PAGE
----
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The Sports Blotter

by Matt Taibbi


MORE STUPID BUCKEYES

Ohio State football coach Jim Tressel may be the hottest coaching name in the land after Nick Saban and Pete Carroll, and he may be a hero in the heartland for bringing a championship back to Columbus, but damn, he's sure got a knack for recruiting arrest-prone knuckleheads. Maurice Clarett is the biggest black eye to Tressel's program, but he's actually one of the more upstanding citizens of the recent generation of Buckeyes.

There was wide receiver Angelo Chattams, who in 2002 was investigated for the theft of a set of golf clubs out of the back of an SUV. Or linebacker Marco Cooper, who was busted in 2002 just hours after the school's annual intrasquad scrimmage for felony drug abuse and carrying an illegal concealed weapon in his SUV. Or fullback Brandon Joe, who was found asleep in his car in the middle of a highway ramp. According to the Associated Press, there have been at least 13 arrests involving 14 football players since Tressel was hired in 2001.

Now there is one more pair to add to the tally. Sophomore backup tight end Louis Irizarry and sophomore reserve tailback Ira Guilford were arrested last week and charged with felony robbery. The crime in question was so stupid, pointless and dumbly executed that the school's athletic director Andy Geiger was moved to dispense with the usual "let's wait till the facts come in" line and immediately throw the two players to the wolves.

"These guys are gone," he said Monday. "They're done."

According to police reports, the two players committed one of the more standard campus football crimes—an attack on the sheepish science major minding his own business. Kenneth Whitwell, a biological sciences major, wasGuilford walking on the Columbus campus at about 3 a.m. when two men jumped out of a Ford Probe with a dented door, punched him in the face, threw him to the ground and stole his wallet. A witness called campus police and Whitwell was able to give a description. Minutes later, according to police, the suspects were apprehended, having parked their car close by and chosen not to escape but to simply stand next to it, gift-wrapping themselves for law-enforcement.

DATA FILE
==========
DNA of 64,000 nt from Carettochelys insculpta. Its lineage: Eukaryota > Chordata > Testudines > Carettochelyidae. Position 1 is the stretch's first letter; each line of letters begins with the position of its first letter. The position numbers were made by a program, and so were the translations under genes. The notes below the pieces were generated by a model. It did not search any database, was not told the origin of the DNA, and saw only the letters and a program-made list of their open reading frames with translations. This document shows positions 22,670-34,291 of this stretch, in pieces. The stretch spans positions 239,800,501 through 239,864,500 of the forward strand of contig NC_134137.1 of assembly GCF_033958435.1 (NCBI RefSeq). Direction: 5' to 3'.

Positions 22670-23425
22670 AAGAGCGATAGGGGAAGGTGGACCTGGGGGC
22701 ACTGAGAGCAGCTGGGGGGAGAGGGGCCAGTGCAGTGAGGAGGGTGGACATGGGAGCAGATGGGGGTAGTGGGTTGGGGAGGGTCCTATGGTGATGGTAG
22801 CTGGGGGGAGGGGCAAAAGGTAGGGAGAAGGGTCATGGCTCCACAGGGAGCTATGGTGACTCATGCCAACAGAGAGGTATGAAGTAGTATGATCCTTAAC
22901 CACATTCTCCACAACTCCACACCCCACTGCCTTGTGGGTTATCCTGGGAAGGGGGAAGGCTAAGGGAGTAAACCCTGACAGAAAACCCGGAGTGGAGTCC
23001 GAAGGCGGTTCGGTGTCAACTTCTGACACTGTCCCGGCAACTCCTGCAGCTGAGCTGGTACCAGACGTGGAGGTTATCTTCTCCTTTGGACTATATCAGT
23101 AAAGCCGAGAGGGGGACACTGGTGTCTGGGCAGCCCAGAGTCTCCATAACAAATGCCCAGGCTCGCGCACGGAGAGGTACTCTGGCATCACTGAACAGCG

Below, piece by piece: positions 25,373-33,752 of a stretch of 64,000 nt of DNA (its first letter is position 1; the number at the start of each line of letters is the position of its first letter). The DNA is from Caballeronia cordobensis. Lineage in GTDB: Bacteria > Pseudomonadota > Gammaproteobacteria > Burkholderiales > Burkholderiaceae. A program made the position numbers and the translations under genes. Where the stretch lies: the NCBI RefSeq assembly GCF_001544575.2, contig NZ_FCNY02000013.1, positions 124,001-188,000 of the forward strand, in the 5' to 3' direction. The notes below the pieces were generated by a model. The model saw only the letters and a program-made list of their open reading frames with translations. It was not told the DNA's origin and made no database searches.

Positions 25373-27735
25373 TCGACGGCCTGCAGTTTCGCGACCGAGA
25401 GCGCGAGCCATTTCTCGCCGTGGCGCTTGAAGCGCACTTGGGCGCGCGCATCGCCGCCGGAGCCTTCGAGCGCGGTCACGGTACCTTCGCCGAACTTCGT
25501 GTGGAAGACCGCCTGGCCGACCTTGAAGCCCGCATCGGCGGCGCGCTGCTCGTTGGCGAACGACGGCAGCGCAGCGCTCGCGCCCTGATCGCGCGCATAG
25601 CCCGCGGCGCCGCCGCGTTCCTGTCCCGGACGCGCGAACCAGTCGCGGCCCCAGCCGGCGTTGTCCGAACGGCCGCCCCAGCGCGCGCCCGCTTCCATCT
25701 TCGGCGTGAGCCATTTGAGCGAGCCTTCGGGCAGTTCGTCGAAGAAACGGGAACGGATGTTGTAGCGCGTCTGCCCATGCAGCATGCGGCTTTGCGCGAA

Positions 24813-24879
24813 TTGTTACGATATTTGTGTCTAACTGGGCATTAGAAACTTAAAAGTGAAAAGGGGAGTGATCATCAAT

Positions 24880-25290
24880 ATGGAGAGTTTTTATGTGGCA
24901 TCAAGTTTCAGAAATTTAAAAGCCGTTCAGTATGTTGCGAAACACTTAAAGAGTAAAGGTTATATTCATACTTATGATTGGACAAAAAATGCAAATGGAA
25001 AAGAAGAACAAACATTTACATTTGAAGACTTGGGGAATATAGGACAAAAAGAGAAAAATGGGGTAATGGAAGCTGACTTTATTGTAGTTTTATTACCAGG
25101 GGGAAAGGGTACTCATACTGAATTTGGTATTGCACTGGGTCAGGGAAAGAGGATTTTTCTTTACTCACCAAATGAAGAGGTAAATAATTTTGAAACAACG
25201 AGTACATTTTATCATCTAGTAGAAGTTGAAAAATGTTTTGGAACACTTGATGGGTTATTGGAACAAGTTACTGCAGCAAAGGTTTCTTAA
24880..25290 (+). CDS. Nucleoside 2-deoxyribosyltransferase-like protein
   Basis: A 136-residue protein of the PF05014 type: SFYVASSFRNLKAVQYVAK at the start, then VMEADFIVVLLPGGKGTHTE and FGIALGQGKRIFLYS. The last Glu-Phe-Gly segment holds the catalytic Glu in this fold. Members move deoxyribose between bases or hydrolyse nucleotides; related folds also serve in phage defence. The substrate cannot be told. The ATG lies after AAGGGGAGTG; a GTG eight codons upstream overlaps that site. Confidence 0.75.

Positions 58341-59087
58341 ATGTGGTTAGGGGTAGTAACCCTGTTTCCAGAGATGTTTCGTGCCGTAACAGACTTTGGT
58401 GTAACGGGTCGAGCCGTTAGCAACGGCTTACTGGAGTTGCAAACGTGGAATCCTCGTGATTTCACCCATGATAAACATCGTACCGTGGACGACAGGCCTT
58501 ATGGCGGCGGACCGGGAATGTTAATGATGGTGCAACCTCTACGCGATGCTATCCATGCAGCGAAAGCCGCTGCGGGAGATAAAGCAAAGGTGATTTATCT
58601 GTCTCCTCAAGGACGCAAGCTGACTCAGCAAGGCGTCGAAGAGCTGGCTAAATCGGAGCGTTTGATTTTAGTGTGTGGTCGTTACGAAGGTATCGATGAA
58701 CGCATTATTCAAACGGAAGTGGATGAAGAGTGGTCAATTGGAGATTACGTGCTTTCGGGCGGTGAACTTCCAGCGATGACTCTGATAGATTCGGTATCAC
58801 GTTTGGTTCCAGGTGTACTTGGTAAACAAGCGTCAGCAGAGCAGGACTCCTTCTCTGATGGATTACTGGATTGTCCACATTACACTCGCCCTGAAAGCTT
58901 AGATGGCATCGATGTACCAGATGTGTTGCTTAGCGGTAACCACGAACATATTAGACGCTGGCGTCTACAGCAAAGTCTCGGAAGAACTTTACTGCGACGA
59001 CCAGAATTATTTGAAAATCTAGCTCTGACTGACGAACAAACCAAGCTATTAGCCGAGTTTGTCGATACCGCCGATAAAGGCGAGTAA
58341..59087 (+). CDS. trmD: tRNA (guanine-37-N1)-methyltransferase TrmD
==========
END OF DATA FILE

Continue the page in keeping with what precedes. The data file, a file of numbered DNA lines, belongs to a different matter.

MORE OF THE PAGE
This isn't Irizarry's first run-in with the law. Last fall, he was arrested for punching two students and shoving his girlfriend in a dormitory fight. He spent three days in jail in the wake of that incident, and as a result of his probation settlement, he now remains in custody. At the time of his first arrest, coach Tressel said that Irizarry would "not be allowed to travel or compete in any games until this matter has gone through the legal process and been resolved at the university level." He said this firmly, with conviction. Nonetheless, Irizarry was allowed to play in the Fiesta Bowl against K-State, even though his hearing at school wasn't until a week later.

As unequivocal as Geiger was in the wake of this latest incident, Tressel was less certain. Not willing to cut the cord entirely, he went to the innocent-until-proven-guilty playbook. "We are looking into it aggressively to learn more about the facts," he said. We assume all of Ohio is awaiting the results of his investigation.


FREE AT LAST